CS21 Lab 6: Functions and Graphics

Due Saturday (March 4) before midnight

This lab assignment requires you to write programs using objects from the Zelle graphics library. There is also a written component to this lab which you should turn in at the start of class on Thursday, March 2 or Friday, March 3, depending on your section. The written component, which asks you to trace a program and draw a stack diagram, is at this link. Print out the PDF and write your answers directly on the sheet.


The goals for this lab assignment are:

Programming tips/requirements

For this assignment we will use the graphics library to construct a program, busybugs.py, that builds, draws, moves, rotates, and animates bugs. We have described a number of functions that we want you to write. For each function you should follow the guidelines regarding input parameters and the return value. For each function you should also write a comment detailing the purpose, parameters, and return value, as in this example.

1. Create a Bug

Open a file named busybugs.py and write a function createABug(center, radius, window).

createABug(center, radius, window) creates and then draws an bug in the given window at a specific location (center) with a specific scale (radius). Your bug must be comprised of only circles, but you can choose the number of circles, their colors, and their relative positions.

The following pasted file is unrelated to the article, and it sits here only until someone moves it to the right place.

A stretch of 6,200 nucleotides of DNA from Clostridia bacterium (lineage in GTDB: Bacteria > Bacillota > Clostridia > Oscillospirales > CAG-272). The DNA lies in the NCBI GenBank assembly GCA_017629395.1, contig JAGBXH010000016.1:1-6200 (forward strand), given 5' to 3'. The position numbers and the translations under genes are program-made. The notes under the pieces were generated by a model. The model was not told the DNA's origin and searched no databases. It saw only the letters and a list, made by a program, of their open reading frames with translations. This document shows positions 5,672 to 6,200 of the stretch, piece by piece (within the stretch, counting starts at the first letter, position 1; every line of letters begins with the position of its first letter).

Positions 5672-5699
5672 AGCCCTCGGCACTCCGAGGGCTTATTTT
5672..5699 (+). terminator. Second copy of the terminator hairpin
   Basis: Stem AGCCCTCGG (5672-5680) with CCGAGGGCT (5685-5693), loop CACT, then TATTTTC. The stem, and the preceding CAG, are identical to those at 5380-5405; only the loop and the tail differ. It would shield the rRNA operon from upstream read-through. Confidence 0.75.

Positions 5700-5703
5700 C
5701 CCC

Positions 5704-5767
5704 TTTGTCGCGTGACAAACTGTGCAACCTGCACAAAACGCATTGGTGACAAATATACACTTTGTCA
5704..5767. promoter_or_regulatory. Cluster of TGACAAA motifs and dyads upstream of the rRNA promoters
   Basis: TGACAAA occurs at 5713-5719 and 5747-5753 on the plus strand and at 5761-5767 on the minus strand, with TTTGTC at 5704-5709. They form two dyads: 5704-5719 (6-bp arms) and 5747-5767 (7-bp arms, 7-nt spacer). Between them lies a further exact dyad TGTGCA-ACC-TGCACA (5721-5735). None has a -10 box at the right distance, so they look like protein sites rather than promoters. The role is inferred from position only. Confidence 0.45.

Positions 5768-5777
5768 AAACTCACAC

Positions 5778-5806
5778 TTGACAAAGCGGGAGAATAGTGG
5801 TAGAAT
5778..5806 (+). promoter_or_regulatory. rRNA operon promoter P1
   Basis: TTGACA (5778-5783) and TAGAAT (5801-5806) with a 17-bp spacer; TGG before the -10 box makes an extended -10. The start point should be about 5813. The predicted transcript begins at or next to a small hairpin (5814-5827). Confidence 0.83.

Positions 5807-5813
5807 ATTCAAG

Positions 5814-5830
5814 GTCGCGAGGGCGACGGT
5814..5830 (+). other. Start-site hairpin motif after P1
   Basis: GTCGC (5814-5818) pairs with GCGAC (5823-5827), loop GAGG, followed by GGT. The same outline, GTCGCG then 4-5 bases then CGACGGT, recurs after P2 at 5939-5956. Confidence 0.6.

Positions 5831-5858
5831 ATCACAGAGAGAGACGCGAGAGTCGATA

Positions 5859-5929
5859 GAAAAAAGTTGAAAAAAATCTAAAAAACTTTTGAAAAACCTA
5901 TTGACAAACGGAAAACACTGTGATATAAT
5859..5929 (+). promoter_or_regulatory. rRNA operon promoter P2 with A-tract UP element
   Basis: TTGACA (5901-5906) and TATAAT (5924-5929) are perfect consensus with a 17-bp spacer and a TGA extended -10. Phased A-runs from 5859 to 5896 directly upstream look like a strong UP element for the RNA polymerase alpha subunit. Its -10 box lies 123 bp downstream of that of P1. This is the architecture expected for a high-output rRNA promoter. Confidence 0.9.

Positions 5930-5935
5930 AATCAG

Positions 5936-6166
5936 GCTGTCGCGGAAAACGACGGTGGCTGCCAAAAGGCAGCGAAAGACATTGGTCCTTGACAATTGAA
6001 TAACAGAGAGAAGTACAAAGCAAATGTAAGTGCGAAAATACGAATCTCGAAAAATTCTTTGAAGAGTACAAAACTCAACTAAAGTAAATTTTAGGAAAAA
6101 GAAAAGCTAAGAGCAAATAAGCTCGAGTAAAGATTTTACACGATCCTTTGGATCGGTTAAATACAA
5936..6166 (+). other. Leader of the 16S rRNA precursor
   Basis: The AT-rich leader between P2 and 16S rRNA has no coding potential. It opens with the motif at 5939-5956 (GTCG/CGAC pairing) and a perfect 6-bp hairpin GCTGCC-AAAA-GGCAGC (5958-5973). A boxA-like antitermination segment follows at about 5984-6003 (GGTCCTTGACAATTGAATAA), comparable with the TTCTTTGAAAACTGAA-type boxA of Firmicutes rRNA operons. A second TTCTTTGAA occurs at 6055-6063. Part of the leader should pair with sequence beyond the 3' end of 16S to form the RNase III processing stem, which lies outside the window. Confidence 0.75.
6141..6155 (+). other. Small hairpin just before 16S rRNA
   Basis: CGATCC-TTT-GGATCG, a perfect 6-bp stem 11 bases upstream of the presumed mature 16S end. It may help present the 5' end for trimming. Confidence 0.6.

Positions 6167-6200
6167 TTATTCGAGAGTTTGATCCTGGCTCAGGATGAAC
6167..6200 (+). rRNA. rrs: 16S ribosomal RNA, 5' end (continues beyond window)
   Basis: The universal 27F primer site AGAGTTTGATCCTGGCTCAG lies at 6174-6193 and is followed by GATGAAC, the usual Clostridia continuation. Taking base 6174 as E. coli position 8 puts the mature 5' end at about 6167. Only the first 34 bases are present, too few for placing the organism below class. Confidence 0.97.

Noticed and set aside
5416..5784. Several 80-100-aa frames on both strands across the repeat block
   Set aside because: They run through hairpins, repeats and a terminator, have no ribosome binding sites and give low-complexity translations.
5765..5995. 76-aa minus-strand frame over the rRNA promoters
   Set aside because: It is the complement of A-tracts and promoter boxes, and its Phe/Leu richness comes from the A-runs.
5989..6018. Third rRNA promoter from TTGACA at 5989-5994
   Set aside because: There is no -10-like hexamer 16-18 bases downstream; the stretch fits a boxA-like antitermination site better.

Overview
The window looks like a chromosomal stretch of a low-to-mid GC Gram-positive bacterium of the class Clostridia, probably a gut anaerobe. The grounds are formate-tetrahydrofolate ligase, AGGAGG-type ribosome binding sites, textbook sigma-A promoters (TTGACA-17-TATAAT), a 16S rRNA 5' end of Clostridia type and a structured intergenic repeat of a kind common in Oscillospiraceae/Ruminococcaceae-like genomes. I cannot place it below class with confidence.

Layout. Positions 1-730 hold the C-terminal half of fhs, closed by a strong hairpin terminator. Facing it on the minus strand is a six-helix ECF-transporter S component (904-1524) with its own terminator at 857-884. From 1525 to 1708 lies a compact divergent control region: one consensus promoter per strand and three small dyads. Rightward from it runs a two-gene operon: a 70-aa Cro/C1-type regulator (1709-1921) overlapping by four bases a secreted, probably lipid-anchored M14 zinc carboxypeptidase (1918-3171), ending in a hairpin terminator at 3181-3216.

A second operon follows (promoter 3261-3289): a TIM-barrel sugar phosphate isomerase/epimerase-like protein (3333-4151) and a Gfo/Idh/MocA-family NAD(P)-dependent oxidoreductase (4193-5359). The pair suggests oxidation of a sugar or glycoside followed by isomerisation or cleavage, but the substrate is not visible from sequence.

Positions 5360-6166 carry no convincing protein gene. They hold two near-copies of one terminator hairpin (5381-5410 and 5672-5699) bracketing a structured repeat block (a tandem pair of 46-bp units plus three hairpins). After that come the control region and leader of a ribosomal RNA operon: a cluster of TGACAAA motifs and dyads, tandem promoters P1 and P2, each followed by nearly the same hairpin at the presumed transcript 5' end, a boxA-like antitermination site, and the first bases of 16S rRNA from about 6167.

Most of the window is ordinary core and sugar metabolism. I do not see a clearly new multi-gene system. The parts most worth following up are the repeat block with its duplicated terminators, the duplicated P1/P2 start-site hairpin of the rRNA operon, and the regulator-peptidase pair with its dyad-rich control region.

The createABug function has the following parameters:

  1. center: A Point object indicating the location in the window for the center of the bug.
  2. radius: The radius of the largest circle in the bug. All other circles in the bug should be scaled in proportion to this radius. Thus, a bigger radius will draw a bigger bug.
  3. window: A GraphWin object.
The createABug function should return a list of the Circle objects that together make up a single bug. The first Circle object in the list (at index 0) should be centered at center.

For symmetrical features (such as eyes or ears), remember you can use the clone method to make a copy of the original shape, and then use the move method to place it at the desired location.

Once you have your createABug function implemented, test it by calling it from the main function with a few different values passed in for the center and radius.

Below are three examples of bugs. Feel free to make your own, but remember that bugs should be comprised of only circles (to later facilitate rotation).

2. Make a Bug Crawl

Write a function crawlBug(bug, dx, dy) that moves a bug by the specified x and y distances. Remember that to move a bug, you must move all circles in the list that makes up the bug. NOTE: this movement is not animated. The crawlBug function has the following parameters:

  1. bug: A list of Circle objects describing a bug.
  2. dx: The distance to move in the x-direction.
  3. dy: The distance to move in the y-direction.

The crawlBug function should not return anything. It just mutates each Circle in the list.